“We’ll just have to wait and see about Krejci,” said Julien. “He’s ahead of schedule and that bodes well. When last season ended we figured we’d be without him for a month to a month-and-a-half to start the season, and that was the diagnosis for his recovery.
“Now things are going well. We are talking about right now ‘if’ Krejci can start the season. You don’t work all summer and go through all of training camp, and then think about taking a risk (with Krejci) by putting him in early. That for sure won’t happen. When he goes in it’ll be when we’re really confident that he’s feeling good.”
|09.24.09 at 12:26 pm ET|
WILMINGTON — B’s practice has commenced on Thursday morning without the players headed to Montreal for the Bruins/Canadiens preseason game. The game-day players skipped their morning skate, and the game roster includes:
Forwards — Patrice Bergeron, Zach Hamill, Chuck Kobasew, Guillame Lefebvre, Jeff LoVecchio, Kirk McDonald, Brad Marchand, Mark Recchi, Michael Ryder, Vladimir Sobokta, Blake Wheeler and Trent Whitfield.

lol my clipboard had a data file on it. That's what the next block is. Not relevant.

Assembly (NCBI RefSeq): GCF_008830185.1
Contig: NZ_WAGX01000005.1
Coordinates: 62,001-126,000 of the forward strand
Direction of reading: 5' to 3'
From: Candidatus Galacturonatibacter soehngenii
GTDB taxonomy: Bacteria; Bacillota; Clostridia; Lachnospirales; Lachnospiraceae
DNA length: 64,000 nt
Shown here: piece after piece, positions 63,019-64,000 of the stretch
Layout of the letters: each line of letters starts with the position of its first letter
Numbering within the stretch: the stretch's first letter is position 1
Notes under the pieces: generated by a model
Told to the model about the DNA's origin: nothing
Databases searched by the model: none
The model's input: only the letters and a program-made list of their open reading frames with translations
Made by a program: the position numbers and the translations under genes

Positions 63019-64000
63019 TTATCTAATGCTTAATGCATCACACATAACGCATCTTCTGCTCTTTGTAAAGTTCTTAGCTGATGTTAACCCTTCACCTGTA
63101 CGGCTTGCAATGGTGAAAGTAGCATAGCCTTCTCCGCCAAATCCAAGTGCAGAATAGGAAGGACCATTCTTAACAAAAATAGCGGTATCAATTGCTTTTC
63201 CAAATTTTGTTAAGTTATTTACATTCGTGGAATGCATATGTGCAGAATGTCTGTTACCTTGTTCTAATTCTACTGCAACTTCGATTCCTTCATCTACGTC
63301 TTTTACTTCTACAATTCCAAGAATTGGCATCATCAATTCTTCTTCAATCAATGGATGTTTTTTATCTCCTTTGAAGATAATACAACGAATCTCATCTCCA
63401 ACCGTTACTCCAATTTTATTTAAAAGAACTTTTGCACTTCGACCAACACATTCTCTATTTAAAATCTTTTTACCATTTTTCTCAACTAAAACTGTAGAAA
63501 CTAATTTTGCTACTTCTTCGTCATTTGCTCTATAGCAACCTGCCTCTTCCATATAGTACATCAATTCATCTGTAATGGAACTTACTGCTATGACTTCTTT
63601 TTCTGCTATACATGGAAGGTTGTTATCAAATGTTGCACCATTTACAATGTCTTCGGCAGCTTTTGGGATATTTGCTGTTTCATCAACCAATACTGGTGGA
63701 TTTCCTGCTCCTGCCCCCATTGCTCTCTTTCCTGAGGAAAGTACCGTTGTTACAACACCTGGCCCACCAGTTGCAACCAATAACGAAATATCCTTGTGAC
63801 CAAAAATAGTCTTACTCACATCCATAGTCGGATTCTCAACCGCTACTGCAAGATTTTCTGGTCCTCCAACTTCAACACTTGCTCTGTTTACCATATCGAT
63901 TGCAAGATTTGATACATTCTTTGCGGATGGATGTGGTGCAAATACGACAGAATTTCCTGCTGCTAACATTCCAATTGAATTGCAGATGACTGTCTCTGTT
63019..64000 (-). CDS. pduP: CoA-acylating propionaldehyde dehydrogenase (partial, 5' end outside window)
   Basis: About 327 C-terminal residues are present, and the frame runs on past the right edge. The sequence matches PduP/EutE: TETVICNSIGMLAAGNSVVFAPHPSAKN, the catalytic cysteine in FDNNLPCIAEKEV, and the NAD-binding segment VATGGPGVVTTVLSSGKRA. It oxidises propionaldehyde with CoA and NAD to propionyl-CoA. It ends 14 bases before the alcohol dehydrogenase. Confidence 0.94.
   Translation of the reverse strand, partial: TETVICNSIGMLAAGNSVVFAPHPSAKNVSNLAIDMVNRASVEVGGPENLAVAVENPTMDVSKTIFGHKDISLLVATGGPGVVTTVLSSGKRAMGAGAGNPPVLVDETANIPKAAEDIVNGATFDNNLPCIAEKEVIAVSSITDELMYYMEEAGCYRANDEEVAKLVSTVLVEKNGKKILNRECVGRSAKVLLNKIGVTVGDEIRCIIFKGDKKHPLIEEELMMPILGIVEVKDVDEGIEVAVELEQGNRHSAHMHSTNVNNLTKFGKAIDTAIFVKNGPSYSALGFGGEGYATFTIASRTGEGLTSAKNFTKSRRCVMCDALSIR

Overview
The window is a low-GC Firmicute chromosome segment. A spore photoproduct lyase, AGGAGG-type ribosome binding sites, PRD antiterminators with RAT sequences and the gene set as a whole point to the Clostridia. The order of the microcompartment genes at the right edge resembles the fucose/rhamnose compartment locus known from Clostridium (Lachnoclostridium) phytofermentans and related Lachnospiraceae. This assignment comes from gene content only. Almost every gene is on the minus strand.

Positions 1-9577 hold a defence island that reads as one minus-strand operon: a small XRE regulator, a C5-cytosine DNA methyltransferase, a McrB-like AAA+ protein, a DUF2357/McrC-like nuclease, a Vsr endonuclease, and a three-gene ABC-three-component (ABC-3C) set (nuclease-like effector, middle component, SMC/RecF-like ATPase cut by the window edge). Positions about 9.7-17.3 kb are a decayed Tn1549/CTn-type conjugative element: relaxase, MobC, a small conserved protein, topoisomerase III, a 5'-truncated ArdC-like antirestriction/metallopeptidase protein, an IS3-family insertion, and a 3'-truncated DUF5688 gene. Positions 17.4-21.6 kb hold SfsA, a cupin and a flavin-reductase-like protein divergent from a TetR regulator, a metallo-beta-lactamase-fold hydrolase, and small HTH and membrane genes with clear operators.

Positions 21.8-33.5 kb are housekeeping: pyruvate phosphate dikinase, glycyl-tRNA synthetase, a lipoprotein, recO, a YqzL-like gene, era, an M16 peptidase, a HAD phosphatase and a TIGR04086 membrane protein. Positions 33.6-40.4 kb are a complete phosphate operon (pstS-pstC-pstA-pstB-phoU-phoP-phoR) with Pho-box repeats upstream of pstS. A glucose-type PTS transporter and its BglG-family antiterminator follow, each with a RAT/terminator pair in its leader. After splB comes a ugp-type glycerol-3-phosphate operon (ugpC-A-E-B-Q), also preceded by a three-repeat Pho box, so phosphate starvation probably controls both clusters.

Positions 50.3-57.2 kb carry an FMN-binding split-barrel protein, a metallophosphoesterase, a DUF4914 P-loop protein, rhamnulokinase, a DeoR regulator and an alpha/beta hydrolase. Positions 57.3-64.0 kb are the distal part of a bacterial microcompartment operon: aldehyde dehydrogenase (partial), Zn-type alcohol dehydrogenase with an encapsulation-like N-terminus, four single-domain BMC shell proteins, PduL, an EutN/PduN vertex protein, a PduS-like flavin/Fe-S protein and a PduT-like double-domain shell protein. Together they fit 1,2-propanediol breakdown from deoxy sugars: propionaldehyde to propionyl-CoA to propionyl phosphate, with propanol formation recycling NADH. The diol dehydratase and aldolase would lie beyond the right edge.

Goalies: Tim Thomas, Dany Sabourin.
–Bruins coach Claude Julien said that Thomas will play the entire game Thursday night against the Habs.
The rest of the B’s roster is currently out on the ice going through practice. We’ll have updates from Ristuccia Arena as they happen.
|09.22.09 at 1:39 pm ET|
WILMINGTON — Vladimir Sobotka had to look at this as a make-or-break kind of year for him at Bruins training camp.
The 22-year-old Czech Republic native is looking at his best chance to make the Bruins roster right out of camp, and he has played in three preseason games thus far for Boston. Sobotka hasn’t cracked the score sheet in those three contests, is a minus-2 and has lifted three shots on net during game action. Hockey clearly isn’t a game about numbers, of course, but they indicate what the naked eye has already revealed to the casual observer.